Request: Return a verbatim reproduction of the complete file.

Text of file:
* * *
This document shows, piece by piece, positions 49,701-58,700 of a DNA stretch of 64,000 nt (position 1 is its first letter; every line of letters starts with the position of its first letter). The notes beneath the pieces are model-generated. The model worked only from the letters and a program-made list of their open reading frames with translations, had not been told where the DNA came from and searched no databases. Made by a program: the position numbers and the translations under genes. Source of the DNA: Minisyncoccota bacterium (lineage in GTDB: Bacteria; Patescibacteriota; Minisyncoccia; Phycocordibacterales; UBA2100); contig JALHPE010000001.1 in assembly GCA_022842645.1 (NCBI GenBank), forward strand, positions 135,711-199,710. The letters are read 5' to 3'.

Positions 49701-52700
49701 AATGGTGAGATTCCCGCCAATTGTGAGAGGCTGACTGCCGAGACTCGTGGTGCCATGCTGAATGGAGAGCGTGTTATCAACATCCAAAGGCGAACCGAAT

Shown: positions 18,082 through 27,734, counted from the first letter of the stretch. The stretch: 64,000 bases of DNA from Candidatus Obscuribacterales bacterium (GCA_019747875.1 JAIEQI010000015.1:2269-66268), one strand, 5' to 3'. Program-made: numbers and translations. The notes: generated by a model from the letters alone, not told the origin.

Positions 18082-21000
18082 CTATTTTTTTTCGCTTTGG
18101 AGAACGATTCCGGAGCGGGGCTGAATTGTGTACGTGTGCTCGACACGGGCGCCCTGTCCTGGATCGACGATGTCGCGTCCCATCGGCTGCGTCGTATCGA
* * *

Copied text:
This document shows, piece by piece, positions 49,701-58,700 of a DNA stretch of 64,000 nt (position 1 is its first letter; every line of letters starts with the position of its first letter). The notes beneath the pieces are model-generated. The model worked only from the letters and a program-made list of their open reading frames with translations, had not been told where the DNA came from and searched no databases. Made by a program: the position numbers and the translations under genes. Source of the DNA: Minisyncoccota bacterium (lineage in GTDB: Bacteria; Patescibacteriota; Minisyncoccia; Phycocordibacterales; UBA2100); contig JALHPE010000001.1 in assembly GCA_022842645.1 (NCBI GenBank), forward strand, positions 135,711-199,710. The letters are read 5' to 3'.

Positions 49701-52700
49701 AATGGTGAGATTCCCGCCAATTGTGAGAGGCTGACTGCCGAGACTCGTGGTGCCATGCTGAATGGAGAGCGTGTTATCAACATCCAAAGGCGAACCGAAT

Shown: positions 18,082 through 27,734, counted from the first letter of the stretch. The stretch: 64,000 bases of DNA from Candidatus Obscuribacterales bacterium (GCA_019747875.1 JAIEQI010000015.1:2269-66268), one strand, 5' to 3'. Program-made: numbers and translations. The notes: generated by a model from the letters alone, not told the origin.

Positions 18082-21000
18082 CTATTTTTTTTCGCTTTGG
18101 AGAACGATTCCGGAGCGGGGCTGAATTGTGTACGTGTGCTCGACACGGGCGCCCTGTCCTGGATCGACGATGTCGCGTCCCATCGGCTGCGTCGTATCGA